The degree of incorporation of β2m in the lymphocytes further to the administration by method 1 or 2 may be compared with a control administration; in the latter case, the β2m saline perfusion is administered at 0.10 mg/ml (total volume 150 ml), which provides 3 mg of β2m per liter of blood (batch with 15 mg of β2m/150 ml of liposome solution designated "Batch 15").
2.2--Formulation of the Liposomes
 For the preparation of the liposomes (for 1 ml): after evaporation of dichloromethane (CH2Cl2) containing the constituents to dryness under nitrogen, a film containing the phosphatidylcholine, with or without addition of cholesterol, with or without addition of sphingomyelin or with addition of cholesterol and sphingomyelin is constituted. For the three compounds (phosphatidylcholine, cholesterol and sphingomyelin) the proportions are respectively 10 M, 2 M and 1 M--i.e. for 1 ml of final solution 7.60 mg, 0.76 mg and 0.38 mg. To this film there is added 1 ml of a saline solution (PBS 10 mM. pH=7.4; HANKS, Tris/Glycine or DMEM) containing 2 mg of β2m. The molarity remains the same for each of the compounds If liposomes made from phosphatidylcholine (10 M), from phosphatidylcholine (10 M) and from cholesterol (2 M), from phosphatidylcholine (10 M) and from sphingomyelin (1 M) are produced. However other molarities concerning the lipid components may be used. The quantities of proteins may be different and the pH may be greater than 7.4 depending on the case. The dispersion of the lipid film is carried out by stirring up to 3 hours at a temperature between 20 and 37° C.
 The liposomes are formed by the so-called "detergent/dialysis" method, or else by the so-called "extrusion" method. For the latter, the solution (Lipofast®, Sodexim S. A., 51140 Muizon, France) is passed 41 times through filter membranes of 100 nm in polycarbonate under a pressure of 69 bars. The liposomes obtained are of homogenous size. The liposomes, in this case, are kept for 2 days at 4° C. and added to the lymphocyte suspension (diameter<100 nm; FIG. 4). On larger scale, the solution (31/hr; sodexim 2770; emulsifflex c3; sodexim s.a.) is then passed 4 times at a pressure of 450 bars to obtain SUVs (small unilamellar vesicules).
 In "pre-pilot" assays, in order to show the incorporation of the β2m in liposomes, the adsorption of the liposomes on the cell surface and the transfer of the protein from the liposome to the inside of the cells, we produced fluorescent liposomes. According to the assays, liposomes were prepared which fluoresce at 520 nm or 572 nm. For this, 0.5 M of NBD-PC (1-oleyl-2-(-6-(((7-nitro-2-1,3-benzoxadiazol-4-yl)amino)hexanoyl)-sn-gly- cero-3-phosphocholine) (excitation at 490 nm and emission at 520 nm) or 0.5 M of Liss Rhod PE (1,2-dioleyl-sn-glycero-3-phosphatidyletholamine-N-(lissamine rhodamine B sulfonyl)(ammonium salt) (excitation at 541 nm and emission at 572 nm) were added to the lipid mixture before evaporation and obtainment of the lipid film (see above).
 At pre-pilot scale, the liposomes were produced by the detergent/dialysis method. By this technique, well-calibrated and stable SUVs were also obtained.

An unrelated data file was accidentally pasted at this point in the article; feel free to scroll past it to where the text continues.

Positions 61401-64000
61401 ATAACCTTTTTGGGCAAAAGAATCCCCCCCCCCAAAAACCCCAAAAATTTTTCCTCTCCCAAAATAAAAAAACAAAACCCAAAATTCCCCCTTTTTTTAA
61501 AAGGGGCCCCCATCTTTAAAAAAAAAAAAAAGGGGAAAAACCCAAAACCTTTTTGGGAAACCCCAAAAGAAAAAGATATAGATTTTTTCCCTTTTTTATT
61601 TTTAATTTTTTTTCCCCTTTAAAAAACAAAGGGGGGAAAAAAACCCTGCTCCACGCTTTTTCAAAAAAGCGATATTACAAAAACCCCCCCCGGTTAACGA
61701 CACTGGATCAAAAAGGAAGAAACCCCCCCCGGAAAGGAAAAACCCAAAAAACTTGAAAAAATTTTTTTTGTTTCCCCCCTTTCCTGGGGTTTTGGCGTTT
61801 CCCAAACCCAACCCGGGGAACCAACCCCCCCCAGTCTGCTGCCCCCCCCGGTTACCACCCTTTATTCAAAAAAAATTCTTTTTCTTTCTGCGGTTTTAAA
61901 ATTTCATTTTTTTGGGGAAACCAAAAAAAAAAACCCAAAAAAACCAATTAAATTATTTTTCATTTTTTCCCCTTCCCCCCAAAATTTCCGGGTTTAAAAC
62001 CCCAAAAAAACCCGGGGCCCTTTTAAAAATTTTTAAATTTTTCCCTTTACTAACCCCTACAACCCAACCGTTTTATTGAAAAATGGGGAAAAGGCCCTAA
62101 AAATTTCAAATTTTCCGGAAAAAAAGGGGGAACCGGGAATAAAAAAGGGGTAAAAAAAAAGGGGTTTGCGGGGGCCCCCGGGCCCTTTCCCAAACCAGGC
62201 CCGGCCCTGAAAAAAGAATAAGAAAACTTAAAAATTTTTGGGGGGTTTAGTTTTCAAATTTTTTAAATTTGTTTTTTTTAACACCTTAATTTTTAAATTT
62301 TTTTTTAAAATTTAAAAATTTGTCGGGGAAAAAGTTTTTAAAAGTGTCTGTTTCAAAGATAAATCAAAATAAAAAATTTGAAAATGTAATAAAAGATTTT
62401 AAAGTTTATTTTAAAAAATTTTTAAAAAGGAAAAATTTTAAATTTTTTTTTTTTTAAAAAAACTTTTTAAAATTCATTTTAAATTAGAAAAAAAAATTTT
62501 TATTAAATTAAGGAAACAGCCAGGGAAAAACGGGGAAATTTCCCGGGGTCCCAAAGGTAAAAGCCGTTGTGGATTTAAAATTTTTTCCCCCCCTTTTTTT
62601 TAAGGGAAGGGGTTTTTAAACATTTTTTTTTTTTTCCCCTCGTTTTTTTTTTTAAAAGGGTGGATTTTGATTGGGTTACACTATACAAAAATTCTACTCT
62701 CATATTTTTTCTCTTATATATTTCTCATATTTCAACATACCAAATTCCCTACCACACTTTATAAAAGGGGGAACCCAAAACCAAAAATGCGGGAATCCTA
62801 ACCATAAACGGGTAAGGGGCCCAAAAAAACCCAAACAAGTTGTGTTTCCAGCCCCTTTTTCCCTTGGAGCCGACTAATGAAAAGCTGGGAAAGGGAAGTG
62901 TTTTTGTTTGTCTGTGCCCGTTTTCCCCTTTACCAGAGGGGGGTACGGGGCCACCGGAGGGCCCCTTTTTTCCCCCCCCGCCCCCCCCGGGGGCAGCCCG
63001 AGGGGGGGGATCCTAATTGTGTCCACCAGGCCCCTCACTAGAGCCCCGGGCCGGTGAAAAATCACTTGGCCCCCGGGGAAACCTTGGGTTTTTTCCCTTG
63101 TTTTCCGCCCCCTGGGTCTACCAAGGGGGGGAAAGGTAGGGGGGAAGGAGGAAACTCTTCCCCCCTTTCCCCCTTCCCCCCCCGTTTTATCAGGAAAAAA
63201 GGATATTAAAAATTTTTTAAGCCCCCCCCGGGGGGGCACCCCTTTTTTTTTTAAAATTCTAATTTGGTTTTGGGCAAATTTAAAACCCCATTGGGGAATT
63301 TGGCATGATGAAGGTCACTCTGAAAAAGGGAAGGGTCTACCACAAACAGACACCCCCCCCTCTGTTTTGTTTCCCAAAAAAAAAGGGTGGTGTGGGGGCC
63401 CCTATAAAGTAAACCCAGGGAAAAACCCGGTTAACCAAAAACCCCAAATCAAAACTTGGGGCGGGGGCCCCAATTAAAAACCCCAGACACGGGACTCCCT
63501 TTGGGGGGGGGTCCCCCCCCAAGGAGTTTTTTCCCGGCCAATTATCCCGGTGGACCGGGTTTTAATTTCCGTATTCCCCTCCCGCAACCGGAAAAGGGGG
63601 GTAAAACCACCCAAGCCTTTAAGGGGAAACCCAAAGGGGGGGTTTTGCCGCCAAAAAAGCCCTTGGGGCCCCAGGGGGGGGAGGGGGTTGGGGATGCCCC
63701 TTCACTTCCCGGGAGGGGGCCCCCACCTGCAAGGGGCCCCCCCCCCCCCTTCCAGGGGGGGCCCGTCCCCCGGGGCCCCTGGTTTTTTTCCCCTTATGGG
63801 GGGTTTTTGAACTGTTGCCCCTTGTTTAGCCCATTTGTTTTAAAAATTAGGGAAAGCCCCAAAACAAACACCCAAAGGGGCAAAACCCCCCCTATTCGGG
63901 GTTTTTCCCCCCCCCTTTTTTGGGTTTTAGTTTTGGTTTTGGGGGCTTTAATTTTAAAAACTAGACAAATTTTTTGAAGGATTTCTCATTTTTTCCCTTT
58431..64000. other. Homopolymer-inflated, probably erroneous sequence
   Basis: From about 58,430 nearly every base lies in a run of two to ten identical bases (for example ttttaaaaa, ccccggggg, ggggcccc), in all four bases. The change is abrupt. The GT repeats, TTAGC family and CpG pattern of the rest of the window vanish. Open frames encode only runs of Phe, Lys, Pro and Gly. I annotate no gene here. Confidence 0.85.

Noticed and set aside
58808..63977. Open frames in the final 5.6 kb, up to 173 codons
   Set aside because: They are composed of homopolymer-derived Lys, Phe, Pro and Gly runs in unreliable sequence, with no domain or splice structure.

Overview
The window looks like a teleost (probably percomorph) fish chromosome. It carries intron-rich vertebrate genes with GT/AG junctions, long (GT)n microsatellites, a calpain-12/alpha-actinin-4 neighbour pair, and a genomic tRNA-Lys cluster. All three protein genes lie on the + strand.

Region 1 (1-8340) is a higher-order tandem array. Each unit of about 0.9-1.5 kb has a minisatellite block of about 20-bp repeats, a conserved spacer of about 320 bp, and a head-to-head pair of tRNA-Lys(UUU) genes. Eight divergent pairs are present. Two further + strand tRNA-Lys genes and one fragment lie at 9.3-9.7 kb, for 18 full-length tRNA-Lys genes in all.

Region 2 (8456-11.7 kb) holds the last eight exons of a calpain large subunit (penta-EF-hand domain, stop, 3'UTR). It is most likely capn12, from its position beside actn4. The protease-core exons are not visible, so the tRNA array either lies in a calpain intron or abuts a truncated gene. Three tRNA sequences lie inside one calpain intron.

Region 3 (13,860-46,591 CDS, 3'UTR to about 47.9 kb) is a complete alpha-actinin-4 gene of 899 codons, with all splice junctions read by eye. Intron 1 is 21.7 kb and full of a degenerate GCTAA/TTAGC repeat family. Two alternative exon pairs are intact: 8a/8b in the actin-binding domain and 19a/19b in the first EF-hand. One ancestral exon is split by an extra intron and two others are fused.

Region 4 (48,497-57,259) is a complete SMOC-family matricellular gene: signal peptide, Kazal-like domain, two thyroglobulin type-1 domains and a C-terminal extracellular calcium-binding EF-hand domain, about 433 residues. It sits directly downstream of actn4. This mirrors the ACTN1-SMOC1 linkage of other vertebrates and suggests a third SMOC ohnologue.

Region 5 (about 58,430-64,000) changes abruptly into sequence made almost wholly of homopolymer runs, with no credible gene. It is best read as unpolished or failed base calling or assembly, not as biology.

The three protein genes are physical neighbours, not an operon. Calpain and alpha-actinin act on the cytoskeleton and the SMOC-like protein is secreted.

Briefly, after stirring up to 3 hours at a temperature between 20 and 37° C., the micellar suspension is dialyzed against a saline solution containing β2m as well as 4 μM (0.8 mg/ml) of n-hexyl-βD-glucopyranoside for 12 h at 4° C. in a microdialysis apparatus. The dialysis membranes have an cut-off of 3.5 kDa and the n-hexyl-βD-glucopyranoside (detergent) is diluted to least 1 ppm in the final solutions.
 The liposomes obtained have a size of approximately 200 nm diameter. They are stable over 3 months, at least, at ambient temperature and contain at least 0.1 mg (β2m)/ml of initial solution.
2.3--Application of Test Liposomes onto Lymphocytes Maintained "Ex Vivo" in Culture
 To show the relevance of formulating the β2m protein for the purpose of targeting the MHC complexes of the lymphocytes, in the form of liposome suspensions, lymphocytes were incubated with liposomes loaded with albumin, a protein that is possible to detect by fluorescence using a relatively simple technique.
 The incorporation of the protein into the liposomes and the application of the liposomes produced according to the protocol described above on the basis of phosphatidylcholine with Liss Rhod PE were tested ex-vivo.
 The protein was rendered fluorescent by marking with fluorescamine, a compound whose fluorescence is comparable with that of DAPI (Di Amino Phenyl Indol; excitation at 372 nm and emission at 456 nm). The albumin crystallized from bovine serum was rendered fluorescent using binding by covalency of the fluorescamine on the N-terminal end of the protein, using the method described by Hames B. D. et al. [Gel Electrophoresis of Proteins, a practical approach, Hames B D. and Rickwood D. eds. The practical Approach Series, 2nd Edition. IRL Press, Oxford, New York, Tokyo. p. 67] except that the marking is carried out in a Tris-Hcl (25 mM)/Glycine (192 mM) (pH=8.3) buffer not containing detergent (SDS). The liposomes formed, as described earlier, contain 2 mg of fluorescent albumin per ml of liposome solution.